Water crisis hits town fed by Banahaw springs
LUCBAN, QUEZON—Taps have gone dry in this town at the foot of Mt. Banahaw, the mountain spanning the provinces of Quezon and Laguna known for its rivers, springs and waterfalls.
Cher Zabate, supervisor of local government-run Apolinario de la Cruz Waterworks Facilities, said water level in the intake tanks of Lucban’s reservoirs had dropped to the critical mark as the lack of heavy and continuous rain in recent weeks had dried up springs in the town.
Zabate said the declining water supply was observed in reservoirs in Sindico, Baraka, Pagsipi and Samil starting August.
“We’re used to falling water levels during this time of the year. But this year is different because [the] lack of rain [is a serious situation, possibly] due to climate change,” Zabate said.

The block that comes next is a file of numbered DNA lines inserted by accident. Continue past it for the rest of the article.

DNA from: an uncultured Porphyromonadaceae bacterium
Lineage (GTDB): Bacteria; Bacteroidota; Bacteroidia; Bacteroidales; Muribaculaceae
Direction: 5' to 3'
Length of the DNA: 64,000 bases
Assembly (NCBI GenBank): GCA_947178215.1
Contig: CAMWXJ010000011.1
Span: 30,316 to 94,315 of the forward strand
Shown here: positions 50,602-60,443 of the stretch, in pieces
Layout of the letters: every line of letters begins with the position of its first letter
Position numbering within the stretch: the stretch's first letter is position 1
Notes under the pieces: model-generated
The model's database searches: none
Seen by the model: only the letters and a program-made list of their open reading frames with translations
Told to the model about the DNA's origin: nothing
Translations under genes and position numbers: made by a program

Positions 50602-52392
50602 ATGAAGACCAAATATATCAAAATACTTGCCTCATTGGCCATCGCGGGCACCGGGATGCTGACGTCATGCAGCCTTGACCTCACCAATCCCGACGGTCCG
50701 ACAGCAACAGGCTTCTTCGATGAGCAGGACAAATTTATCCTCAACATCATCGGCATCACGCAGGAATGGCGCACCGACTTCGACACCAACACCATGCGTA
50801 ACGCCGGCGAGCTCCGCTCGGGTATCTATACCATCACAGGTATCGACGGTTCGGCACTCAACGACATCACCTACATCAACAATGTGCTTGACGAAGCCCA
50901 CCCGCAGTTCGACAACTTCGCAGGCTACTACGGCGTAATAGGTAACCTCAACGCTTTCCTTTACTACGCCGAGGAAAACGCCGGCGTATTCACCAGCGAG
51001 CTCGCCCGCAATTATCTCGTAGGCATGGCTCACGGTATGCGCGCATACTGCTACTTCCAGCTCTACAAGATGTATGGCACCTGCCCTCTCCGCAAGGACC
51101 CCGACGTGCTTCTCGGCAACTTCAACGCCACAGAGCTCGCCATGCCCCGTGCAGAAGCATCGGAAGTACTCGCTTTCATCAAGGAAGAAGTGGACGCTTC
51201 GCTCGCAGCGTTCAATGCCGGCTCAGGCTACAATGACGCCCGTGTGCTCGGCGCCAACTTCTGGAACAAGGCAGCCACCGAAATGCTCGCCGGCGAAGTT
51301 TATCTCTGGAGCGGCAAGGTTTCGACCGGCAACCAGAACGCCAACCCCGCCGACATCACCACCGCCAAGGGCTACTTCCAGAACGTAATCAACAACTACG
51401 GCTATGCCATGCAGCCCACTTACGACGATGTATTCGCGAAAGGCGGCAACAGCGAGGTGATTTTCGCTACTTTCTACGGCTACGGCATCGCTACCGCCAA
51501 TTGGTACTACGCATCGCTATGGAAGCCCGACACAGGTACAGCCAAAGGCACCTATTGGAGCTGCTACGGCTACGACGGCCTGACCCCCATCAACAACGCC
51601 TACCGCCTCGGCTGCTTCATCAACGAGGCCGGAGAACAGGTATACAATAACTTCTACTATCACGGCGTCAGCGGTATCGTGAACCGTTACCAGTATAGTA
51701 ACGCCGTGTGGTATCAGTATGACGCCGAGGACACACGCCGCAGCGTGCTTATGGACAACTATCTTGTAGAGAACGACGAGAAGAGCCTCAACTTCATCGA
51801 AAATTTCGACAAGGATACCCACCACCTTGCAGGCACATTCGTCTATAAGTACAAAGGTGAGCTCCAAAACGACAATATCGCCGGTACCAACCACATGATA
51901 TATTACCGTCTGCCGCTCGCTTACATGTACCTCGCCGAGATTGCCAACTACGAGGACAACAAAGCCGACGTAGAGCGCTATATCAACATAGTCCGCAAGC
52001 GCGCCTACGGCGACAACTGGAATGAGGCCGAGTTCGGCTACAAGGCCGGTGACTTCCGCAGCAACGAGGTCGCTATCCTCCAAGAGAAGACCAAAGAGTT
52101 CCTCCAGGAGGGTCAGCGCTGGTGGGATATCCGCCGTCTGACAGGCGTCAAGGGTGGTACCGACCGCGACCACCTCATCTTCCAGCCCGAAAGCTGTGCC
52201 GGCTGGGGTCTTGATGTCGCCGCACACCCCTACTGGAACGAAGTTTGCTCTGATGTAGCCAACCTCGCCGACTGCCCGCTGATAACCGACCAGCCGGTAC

She said even Lucban’s popular canals, where clean water from Mt. Banahaw flows throughout the town, had dried up. Banahaw is also called “Vulcan de Agua” or “water volcano,” due to the abundant water from its springs and rivers.
“This water crisis is unprecedented in Lucban,” said Rommel Babierra, a high school senior, told the Inquirer.
He said residents used to drink straight from the taps, “and suddenly, it’s (water) now gone”.
Lucban Mayor Celso Dator agreed that the water crisis being experienced in his town could be attributed to climate change and erratic weather.
“This time of the year should be rainy season, but there is a serious lack of rain this year,” Dator said.
But the mayor appealed for patience and assured residents that the water crisis would end soon, saying the local government would undertake a massive rehabilitation of the town’s reservoirs and repair of distribution pipes.
The local government has been sending firetrucks to different villages in Lucban to deliver water to households until supply stabilizes.
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